MiraCosta College dean Eileen Kraskouskas was in San Francisco for a three-day conference last March when she got e-mails and calls from the office of the MiraCosta president telling her that 2006 would be her last opportunity to "take a Golden Handshake for an enhanced retirement," according to court documents Kraskouskas filed when she brought suit against the college on January 18 in superior court in Vista.
Kraskouskas was to e-mail her answer by midnight that day, March 15, the first day of the conference being held by the California Community College Association for Occupational Education. She balked. At MiraCosta since 1996, she had one year to go on a two-year contract as dean of career and technical education.
About three weeks later, on April 10, Kraskouskas, back on campus, was called to a meeting with the college president, Victoria Muñoz Richart. Kraskouskas's lawsuit describes their meeting this way: Richart said to her that a so-called "Palm Scheme" had been uncovered on campus and that Kraskouskas "probably knew" that MiraCosta employees were reaping personal gain from planting and tending palm trees on college property, using college labor and materials, and then selling the trees for profit.
Richart said there was a second problem, Kraskouskas's court papers state. In the administration's view, Kraskouskas had failed to gain enough university credit hours while on sabbatical in the fall of 2005 to meet MiraCosta's requirements. Thus, according to the court documents, the board would be asking her to reimburse the college the amount it had paid her during her semester off campus. The sum was $56,256.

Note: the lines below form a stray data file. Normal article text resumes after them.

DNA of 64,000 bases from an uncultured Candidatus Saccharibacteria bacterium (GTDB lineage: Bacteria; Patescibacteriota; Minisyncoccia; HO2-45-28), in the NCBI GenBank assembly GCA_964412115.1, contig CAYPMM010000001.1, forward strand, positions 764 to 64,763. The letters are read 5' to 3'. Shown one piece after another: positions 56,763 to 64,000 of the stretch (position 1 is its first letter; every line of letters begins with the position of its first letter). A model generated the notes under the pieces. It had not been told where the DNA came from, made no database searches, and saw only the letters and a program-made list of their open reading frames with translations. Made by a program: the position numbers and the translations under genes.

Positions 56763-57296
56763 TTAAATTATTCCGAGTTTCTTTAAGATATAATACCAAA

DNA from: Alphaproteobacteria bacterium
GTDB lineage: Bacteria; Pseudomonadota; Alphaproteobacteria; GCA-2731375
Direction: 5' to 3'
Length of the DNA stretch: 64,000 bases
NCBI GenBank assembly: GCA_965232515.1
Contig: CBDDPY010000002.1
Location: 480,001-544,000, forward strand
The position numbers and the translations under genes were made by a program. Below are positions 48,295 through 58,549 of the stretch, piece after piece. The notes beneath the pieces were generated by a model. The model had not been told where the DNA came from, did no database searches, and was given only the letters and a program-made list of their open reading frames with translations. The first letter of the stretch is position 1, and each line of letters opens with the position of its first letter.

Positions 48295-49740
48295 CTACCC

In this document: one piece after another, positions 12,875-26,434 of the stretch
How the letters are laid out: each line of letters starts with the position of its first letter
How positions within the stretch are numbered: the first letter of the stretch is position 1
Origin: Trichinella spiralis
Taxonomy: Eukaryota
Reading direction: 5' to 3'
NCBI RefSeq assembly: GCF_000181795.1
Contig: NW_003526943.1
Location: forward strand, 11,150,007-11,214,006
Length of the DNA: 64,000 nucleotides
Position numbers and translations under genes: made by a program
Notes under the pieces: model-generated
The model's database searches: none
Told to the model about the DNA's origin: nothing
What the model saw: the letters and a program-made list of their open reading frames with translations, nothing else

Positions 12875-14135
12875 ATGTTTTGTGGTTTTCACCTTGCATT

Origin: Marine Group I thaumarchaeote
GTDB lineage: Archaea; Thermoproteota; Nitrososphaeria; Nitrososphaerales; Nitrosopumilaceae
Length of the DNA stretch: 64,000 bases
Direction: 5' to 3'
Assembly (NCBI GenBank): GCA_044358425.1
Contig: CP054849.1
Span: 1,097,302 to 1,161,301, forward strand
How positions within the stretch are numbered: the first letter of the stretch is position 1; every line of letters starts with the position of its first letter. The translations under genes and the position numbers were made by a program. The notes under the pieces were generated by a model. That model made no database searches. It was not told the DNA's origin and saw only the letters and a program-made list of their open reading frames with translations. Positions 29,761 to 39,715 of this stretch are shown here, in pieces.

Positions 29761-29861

Richart, the complaint notes, put an offer on the table. The $56,256 tab would be forgiven in exchange for Kraskouskas's giving up $14,500 in earned vacation time. She could either take the proposal or be suspended immediately and placed on administrative leave. She could also become the subject of an investigation by an unnamed "external agency" for suspicion of fraud.
On April 13, three days after the meeting, believing she was about to be fired, Kraskouskas indicated she would accept the offer and retire early. Six days later, Kraskouskas signed a letter of resignation.
At a retirement party at a faculty member's home on May 19, Kraskouskas told her story to colleagues. Back on campus three days later, Kraskouskas again was summoned to the president's office and told, according to her complaint, that her "false accusations" were "ruining" MiraCosta. She was then ordered to leave the campus immediately.
Kraskouskas had joined MiraCosta in 1996 as instructional dean in vocational education and applied science. Her salary, on a campus where faculty and administrators are paid some of the highest wages of any community college district in California, was then around $73,000. In July 2005, less than a year before her resignation, she signed a two-year contract to become dean of career and technical education with a boost in salary to $160,000. Kraskouskas would have served ten years and become eligible for retirement benefits at the end of the school year this past June.
Eight days went by, and on May 30, the college issued a press release entitled "MiraCosta takes action on alleged improper activities."